Set up an Operations Management Suite alert that detects suspicious executables


Summary: Learn how to set up an MSOMS alert that detects suspicious executables in this step-by-step tutorial by Ed Wilson.

This post is the fourth post in a multi-part series of blog posts about OMS alerting. To fully understand this post, you should read the entire series in order.

Here are the posts in the series:

  1. OMS alerting is now generally available
  2. Learn how to get started using OMS alert management
  3. Use OMS to create alerts for missing security and other updates
  4. Set up an Operations Management Suite alert that detects suspicious executables
  5. Use the OMS log search feature to report on custom OMS alerts

Good morning everyone, Ed Wilson here, and today I want to talk about how to configure an alert that detects suspicious executables. This will illustrate the potential of Microsoft Operations Management Suite (OMS) alerting.

One of the cool things about OMS alerting is that it begins with search. This means that things that I can search on, I can retrieve and use to generate alerts.

Suspicious executables alert

Security Event 8002 reports when a process runs. The event reports a lot of useful information such as the file path, the process name, file hash, and even the FQBN.

NOTE: FQBN stands for Fully Qualified Binary Name, and it is a string that is comprised of the following: publisher\product\file name\version.

A simple query that reports from Event ID 8002 is shown here:

Type=SecurityEvent EventID=8002

The query and sample output are shown here:

Screenshot of the query and sample output.

Now, I want to add the FQBN. The thing to keep in mind here is that the OMS search is case sensitive. I must capitalize it exactly as Fqbn. For example, if I have FQBN, I get an “Unknown field ‘FQBN’ error message that is shown in the figure here:

Screenshot of an error that appears because part of the query does not use correct case.

One other thing to keep in mind is that if I use quotation marks, the * character will be considered as a literal character and not as a wild card. This will cause search to return no records, but it does not generate an error as you see in the following screenshot:

Screenshot of a query that returns no results because the wildcard character appears between quotation marks, which makes it to be a literal character.

So, my sample query now appears here:

Type=SecurityEvent EventID=8002 Fqbn = *MICROSOFT*

NOTE: MICROSOFT is case sensitive in this query as well. Therefore *Microsoft* will return no records.

The output from the query in the detail pane does not display the Fqbn unless I click the [+] show more link. However, I can add the Fqbn to the quick look pane by using the +Add button and checking Fqbn. This is shown here:

Screenshot that shows the +Add button that you use to customize the quick look pane.

After I do this, I get a great summary of Fqbn that matches *MICROSOFT*. This is shown here:

Screenshot that shows summary of Fqbn that matches *MICROSOFT*.

Measure count

Now I want to use the Measure command to count the ExecutionCountHash and organize it by the file hashes of the files that execute. I also get a count of each one of these. The command is shown here:

Type=SecurityEvent EventID=8002 Fqbn = *MICROSOFT* | Measure count() as ExecutionCountHash by FileHash

And the command and the output appear here:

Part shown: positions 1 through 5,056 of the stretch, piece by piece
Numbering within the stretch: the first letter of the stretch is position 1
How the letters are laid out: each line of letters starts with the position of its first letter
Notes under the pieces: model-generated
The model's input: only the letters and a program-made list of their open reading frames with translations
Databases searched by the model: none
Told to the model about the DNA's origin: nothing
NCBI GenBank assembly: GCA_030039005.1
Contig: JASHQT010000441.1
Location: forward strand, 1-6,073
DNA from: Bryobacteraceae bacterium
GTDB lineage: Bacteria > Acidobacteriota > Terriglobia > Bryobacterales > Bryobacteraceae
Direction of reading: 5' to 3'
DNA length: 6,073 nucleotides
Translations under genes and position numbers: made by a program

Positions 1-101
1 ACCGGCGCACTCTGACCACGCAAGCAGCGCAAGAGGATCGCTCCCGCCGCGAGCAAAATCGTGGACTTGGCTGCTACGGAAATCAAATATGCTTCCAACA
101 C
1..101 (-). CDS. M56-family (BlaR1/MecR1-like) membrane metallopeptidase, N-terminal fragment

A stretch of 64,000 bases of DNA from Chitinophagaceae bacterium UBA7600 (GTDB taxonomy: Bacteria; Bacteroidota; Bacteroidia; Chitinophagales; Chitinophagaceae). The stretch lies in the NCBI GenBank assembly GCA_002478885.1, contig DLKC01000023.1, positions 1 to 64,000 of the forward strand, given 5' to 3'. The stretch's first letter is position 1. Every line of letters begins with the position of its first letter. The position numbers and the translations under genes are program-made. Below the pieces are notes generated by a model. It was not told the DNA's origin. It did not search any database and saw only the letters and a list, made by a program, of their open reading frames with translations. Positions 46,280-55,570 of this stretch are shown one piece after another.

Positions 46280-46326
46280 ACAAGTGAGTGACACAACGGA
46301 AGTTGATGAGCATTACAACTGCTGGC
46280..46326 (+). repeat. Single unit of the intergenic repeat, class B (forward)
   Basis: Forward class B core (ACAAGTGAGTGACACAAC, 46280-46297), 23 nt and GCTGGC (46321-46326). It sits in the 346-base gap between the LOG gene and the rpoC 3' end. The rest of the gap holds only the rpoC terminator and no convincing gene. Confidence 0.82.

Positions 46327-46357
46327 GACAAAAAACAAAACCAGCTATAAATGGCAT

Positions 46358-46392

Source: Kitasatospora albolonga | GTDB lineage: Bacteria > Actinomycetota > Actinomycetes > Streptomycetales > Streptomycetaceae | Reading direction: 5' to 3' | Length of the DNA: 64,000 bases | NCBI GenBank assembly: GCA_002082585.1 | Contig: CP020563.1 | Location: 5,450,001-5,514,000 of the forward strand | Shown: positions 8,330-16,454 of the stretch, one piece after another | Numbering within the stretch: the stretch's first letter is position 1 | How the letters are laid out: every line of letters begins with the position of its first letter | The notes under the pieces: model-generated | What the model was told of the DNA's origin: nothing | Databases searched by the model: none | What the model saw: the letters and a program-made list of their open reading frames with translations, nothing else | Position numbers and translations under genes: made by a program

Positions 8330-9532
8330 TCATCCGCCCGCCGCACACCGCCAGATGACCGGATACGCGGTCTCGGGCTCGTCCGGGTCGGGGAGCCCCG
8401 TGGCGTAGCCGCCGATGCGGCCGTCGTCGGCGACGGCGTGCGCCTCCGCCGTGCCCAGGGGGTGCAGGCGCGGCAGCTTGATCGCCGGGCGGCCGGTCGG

Screenshot that shows the Measure command to count the ExecutionCountHash and the output.

The last thing to do is to add a Where filter to the end of the command. I am only interested in cases where the ExecutionCountHash occurs greater than or at least equal to 5. The command is shown here:

Type=SecurityEvent EventID=8002 Fqbn = *MICROSOFT* |

Measure count() as ExecutionCountHash by FileHash |

Where ExecutionCountHash <= 5

The command and output is shown here:

Screenshot that shows the Measure command to count the ExecutionCountHash when it is filtered and the output.

Now convert the search to an alert

Now, in reality, I am not interested in searching for program execution where the Fqbn has Microsoft in it. However, because I knew that query would return data, I used it as I built up my actual query. The actual query I want is the one where the Fqbn equals “-“. So I modify the query one last time:

Type=SecurityEvent EventID=8002 Fqbn:"-" | Measure count() as ExecutionCountHash by FileHash | Where ExecutionCountHash <= 5

NOTE: Make sure the double quotes are straight and not “smart quotes”, or the query will not return any data. Unfortunately, it will not generate an error.

The query and output are shown here:

Screenshot of the command where Fqbn = “-“ and the output.

Now that I know that I have a good query, it’s time to generate the alert. I provide the following:

  • Name: SuspiciousExecutableAlert
  • Severity: Critical
  • Search query: Type=SecurityEvent EventID=8002 Fqbn:"-" | Measure count() as ExecutionCountHash by FileHash | Where ExecutionCountHash <= 5
  • Time window: 15 minutes
  • Threshold: greater than 0
  • Alert frequency: Every 15 minutes
  • Throttle alerts: 20 minutes
  • Email: Yes
  • Subject: Suspicious Executable detected
  • Recipient: Scripter@Microsoft.Com

NOTE: Many of these are defaults or are prepopulated, so it takes less than a minute to fill in the form.

The alert is shown here:

Screenshot that shows completed data that generates an alert.

That is all I have for you today. Join me tomorrow when I’ll talk some more about OMS alerting.

I invite you to follow me on Twitter and the Microsoft OMS Facebook site. If you want to learn more about Windows PowerShell, visit the Hey, Scripting Guy Blog. If you have any questions, send email to me at scripter@microsoft.com. I wish you a wonderful day, and I’ll see you tomorrow.

Ed Wilson
Microsoft Operations Management Team

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